Bereavement and Shakespeare

Shakespeare and Bereavement

So here I am again, writing the blog. I thought I had got off the hook with the arrival of Liam and
Lorna who both conveniently arrived when it was my turn to share. When Director extraordinaire
Sophie asked the group whose turn it was, however, and was met with deafening silence she
promptly remembered that it was mine. She’s great.

 

We had a long day of flyering today, Soph and I bought materials for making a banner that will
have “Kiss me and you will see how important I am” in even bigger, easier to read text. I’m a bit
scared to imagine what the general public’s response will be to such an enticing, easy to read
proposal, especially since the smaller slogans on the umbrellas and t-shirts are getting quite enough
of a response already.

 

To take our minds off the problems that had arisen from trying to sell a show called “Kiss Me…”
we all decided to see a light hearted, easy to watch show in the evening. Bereavement the musical
was the obvious choice. I think we are all going a bit mad already. In fairness though, it was actually
good. As Lorna wisely said “the funny bits were funny.” After this we of course flyered again
promising half price tickets to whoever we could accost on the street. Most of these people didn’t
turn up, and in the end our audience numbered 14, which was a bit disheartening at first, but after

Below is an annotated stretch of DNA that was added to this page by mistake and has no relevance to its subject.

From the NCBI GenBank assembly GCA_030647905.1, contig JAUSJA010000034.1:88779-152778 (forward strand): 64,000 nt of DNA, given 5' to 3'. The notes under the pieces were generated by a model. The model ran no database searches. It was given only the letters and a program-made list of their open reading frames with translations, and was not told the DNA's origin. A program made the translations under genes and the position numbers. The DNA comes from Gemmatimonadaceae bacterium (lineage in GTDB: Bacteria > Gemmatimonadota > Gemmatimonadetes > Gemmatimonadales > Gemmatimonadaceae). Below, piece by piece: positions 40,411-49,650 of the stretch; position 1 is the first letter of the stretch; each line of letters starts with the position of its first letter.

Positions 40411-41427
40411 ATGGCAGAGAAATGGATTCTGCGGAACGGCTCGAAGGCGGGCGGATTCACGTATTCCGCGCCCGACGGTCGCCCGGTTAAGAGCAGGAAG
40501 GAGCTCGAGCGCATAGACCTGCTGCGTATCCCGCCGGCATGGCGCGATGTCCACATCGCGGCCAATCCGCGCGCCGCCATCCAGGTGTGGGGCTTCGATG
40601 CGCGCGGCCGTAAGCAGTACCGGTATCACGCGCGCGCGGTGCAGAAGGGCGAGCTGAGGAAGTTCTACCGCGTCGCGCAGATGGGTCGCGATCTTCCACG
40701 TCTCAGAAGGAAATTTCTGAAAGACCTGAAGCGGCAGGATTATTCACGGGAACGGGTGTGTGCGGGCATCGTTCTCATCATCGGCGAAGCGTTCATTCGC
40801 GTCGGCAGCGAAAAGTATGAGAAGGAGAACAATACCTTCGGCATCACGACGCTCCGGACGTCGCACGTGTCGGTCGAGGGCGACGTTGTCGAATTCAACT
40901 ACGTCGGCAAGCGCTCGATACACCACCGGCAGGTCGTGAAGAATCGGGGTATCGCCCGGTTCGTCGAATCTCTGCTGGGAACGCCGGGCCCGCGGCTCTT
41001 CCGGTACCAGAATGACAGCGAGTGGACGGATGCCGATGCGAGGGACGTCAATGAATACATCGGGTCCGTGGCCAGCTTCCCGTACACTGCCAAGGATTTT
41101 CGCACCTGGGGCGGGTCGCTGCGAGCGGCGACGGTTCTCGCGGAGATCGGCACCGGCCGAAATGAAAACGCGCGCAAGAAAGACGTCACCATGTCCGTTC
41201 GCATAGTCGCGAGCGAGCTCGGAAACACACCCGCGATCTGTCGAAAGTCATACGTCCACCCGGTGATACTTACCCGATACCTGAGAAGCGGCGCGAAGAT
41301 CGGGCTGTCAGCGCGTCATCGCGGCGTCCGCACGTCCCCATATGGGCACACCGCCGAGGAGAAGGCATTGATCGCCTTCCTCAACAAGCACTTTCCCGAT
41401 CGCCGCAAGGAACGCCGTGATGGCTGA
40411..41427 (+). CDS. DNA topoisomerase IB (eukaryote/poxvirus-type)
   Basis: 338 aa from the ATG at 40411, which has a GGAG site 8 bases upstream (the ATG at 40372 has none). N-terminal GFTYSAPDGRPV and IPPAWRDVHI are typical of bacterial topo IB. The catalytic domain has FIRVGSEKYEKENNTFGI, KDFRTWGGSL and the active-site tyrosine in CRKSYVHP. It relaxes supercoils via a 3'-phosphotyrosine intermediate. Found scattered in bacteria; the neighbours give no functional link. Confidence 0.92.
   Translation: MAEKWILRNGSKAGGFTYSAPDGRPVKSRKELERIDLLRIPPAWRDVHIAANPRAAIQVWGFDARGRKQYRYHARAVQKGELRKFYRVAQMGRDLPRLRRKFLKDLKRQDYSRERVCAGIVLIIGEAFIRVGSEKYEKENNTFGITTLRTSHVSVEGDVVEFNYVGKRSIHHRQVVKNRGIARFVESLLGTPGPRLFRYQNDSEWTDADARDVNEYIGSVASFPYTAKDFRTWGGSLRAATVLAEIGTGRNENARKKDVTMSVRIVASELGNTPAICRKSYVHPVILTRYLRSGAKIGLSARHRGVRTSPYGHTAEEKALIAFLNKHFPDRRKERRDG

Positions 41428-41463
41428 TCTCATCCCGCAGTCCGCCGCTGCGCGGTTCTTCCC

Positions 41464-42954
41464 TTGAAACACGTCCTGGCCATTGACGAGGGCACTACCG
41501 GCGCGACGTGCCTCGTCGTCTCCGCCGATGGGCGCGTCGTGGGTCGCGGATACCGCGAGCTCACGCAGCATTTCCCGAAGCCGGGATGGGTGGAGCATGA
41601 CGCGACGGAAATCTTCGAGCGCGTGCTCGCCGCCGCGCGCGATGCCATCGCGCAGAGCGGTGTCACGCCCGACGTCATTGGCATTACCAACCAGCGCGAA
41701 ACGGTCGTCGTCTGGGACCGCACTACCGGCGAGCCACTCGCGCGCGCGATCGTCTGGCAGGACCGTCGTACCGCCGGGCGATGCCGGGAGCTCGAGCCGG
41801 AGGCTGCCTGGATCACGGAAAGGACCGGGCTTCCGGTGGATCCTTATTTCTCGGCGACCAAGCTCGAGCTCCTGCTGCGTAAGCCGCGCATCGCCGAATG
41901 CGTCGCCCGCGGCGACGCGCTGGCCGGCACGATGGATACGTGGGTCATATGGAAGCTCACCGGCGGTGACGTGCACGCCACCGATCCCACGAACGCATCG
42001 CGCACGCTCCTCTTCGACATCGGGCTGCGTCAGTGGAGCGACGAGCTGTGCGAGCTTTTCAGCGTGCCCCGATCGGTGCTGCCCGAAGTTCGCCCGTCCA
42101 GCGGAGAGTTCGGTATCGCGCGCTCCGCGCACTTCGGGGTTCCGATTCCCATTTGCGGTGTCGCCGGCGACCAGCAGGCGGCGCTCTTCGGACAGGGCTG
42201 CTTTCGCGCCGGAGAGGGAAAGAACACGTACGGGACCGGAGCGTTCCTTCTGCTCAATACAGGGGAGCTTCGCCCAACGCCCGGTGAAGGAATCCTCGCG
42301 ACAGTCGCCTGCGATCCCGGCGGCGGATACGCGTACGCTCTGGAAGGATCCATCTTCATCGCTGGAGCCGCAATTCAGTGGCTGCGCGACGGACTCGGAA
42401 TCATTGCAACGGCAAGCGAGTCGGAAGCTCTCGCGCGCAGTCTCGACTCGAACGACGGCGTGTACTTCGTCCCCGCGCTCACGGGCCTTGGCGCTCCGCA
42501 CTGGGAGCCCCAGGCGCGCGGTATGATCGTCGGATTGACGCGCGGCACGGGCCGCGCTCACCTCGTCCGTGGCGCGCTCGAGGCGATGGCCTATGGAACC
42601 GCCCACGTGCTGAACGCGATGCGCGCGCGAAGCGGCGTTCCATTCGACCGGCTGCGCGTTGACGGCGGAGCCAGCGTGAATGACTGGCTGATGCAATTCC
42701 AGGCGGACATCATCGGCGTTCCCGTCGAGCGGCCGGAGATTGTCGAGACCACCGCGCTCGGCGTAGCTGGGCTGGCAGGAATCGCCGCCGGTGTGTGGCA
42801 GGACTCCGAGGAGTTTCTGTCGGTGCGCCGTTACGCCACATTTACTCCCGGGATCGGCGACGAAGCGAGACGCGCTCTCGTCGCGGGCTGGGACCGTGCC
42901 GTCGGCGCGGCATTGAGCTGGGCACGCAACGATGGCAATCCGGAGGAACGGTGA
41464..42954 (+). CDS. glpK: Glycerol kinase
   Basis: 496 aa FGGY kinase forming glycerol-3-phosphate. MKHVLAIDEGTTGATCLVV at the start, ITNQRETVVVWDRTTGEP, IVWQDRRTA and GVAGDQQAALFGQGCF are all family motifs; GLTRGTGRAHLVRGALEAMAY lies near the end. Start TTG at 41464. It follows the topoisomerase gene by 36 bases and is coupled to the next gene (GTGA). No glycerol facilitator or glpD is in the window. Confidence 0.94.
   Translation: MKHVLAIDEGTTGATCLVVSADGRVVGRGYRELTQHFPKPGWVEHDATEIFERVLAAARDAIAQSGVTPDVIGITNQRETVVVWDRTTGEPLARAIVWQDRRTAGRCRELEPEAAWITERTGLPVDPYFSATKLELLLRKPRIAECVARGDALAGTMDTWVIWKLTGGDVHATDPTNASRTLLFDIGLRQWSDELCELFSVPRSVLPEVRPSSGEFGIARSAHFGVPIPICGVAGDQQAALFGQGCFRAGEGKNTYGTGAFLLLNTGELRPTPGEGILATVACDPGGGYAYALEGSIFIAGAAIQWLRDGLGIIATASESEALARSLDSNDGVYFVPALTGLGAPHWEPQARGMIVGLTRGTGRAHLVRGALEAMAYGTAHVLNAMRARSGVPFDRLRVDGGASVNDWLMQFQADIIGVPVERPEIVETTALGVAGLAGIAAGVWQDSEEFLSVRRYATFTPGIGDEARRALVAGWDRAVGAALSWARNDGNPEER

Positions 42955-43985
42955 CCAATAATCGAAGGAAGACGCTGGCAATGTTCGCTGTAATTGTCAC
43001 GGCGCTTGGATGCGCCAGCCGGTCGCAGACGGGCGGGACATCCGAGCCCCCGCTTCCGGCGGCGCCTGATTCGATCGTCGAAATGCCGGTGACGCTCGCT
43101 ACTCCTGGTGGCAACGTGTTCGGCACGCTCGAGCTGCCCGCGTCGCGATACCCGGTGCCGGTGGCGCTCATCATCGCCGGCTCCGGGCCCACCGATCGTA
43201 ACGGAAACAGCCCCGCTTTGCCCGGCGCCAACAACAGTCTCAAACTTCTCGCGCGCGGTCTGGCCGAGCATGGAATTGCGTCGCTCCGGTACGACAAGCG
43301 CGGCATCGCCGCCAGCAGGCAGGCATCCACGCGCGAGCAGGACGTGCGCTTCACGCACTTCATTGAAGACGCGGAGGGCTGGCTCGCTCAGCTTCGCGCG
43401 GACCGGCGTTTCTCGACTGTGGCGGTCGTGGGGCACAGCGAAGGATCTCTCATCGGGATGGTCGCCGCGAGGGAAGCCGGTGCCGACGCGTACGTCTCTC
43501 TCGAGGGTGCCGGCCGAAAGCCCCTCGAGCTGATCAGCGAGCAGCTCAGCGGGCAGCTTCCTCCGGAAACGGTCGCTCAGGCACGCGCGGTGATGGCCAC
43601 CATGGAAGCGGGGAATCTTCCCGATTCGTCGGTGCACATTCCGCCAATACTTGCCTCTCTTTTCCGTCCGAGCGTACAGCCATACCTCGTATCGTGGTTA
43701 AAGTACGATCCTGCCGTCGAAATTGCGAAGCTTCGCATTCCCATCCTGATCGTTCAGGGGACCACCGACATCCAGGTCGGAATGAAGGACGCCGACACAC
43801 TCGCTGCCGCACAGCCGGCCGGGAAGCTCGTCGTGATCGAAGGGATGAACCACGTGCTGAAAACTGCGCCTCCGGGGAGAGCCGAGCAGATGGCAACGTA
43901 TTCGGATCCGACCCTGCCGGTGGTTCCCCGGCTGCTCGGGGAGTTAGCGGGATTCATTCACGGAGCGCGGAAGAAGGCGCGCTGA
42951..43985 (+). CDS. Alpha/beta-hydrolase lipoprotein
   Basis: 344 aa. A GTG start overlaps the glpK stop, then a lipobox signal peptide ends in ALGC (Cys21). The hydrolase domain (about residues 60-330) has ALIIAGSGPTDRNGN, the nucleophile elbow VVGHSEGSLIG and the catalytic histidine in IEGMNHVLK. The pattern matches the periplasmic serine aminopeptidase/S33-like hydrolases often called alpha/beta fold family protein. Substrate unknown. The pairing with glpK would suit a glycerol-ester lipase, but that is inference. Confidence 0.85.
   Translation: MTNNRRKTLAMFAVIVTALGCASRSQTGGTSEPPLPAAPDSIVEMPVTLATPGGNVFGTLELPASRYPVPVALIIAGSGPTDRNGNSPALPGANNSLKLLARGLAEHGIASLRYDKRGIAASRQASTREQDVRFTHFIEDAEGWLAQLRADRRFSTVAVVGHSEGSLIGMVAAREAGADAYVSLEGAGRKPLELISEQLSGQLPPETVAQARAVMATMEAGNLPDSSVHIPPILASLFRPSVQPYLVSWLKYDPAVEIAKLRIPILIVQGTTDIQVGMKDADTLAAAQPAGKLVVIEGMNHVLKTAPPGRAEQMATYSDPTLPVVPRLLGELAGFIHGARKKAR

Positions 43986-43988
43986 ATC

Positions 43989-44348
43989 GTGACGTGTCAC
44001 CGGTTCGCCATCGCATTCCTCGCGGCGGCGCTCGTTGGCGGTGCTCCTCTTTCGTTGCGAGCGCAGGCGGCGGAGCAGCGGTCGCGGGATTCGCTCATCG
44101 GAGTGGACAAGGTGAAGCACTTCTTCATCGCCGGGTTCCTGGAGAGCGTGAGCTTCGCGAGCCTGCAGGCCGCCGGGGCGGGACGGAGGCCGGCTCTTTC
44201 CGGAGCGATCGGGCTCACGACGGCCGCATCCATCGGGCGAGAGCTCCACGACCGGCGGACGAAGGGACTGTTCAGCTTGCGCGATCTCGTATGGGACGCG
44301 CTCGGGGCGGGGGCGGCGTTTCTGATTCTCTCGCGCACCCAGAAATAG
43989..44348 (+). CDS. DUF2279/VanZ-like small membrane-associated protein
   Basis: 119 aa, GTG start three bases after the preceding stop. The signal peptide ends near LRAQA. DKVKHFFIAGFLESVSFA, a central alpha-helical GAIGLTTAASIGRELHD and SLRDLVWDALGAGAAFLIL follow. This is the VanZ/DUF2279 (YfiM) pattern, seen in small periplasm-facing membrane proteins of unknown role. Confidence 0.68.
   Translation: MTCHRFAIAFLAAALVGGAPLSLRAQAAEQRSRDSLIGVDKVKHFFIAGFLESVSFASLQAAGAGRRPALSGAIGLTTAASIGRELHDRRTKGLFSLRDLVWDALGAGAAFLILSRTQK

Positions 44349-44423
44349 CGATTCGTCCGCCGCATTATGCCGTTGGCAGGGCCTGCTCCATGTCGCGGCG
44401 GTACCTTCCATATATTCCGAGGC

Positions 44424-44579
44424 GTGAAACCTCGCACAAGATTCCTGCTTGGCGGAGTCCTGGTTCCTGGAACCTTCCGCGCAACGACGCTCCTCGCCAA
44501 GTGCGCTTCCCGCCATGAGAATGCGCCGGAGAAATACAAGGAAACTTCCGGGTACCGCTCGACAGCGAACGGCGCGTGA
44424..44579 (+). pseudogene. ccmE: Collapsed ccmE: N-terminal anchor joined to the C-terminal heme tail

the show we learnt that the show preceding ours had a grand total of one paying customer so we all
felt a little better. The competitiveness has begun. It is hard to judge how a show went, especially
with an unresponsive audience, but sometimes they’re sometimes the ones that enjoy it the most. It
was good to get another performance under our belts though.

 

Drained after our performance we went to see the next show that was on and we could see for free.
Sh*t-faced Shakespeare was an unexpected gem. The cast of six all perform an abridged version
of “A Midsummer Nights Dream” while the packed to capacity audience (competitiveness) were
handed a whistle and a saucepan. Every night, a different character (always one of the four lovers)
had to get drunk before the show and perform inebriated. As well as this, they had to drink gin
and tonics throughout the performance, and when he audience blew the whistle or banged the
saucepan a butler appeared making the actor a strong vodka based drink. There was something
scary about a roomful of people shouting at a sadly whimpering man to “Down it, Down it,” but the
show is definitely onto a winner. Cheap laughs and Shakespeare with a cast of five (who will, as the
festival goes on, be extremely hungover on the day after their own turn) trying to keep their drunk
cast member who was running around, forgetting lines, remembering wrong lines, walking into
lights, falling over and revealing embarrassing information about other cast members under control.
There is no doubt about it that actors make the best drunks, and Shakespearian actors the most
eloquent ones. Regardless, I don’t envy them two weeks into the festival, when they’ve all been the
drunk ones at least twice, and are starting to despise their cast members and start to take out petty
grievances on one another when the incapacitated one can’t really defend themselves.

 

Can’t wait to go again

 

Dan

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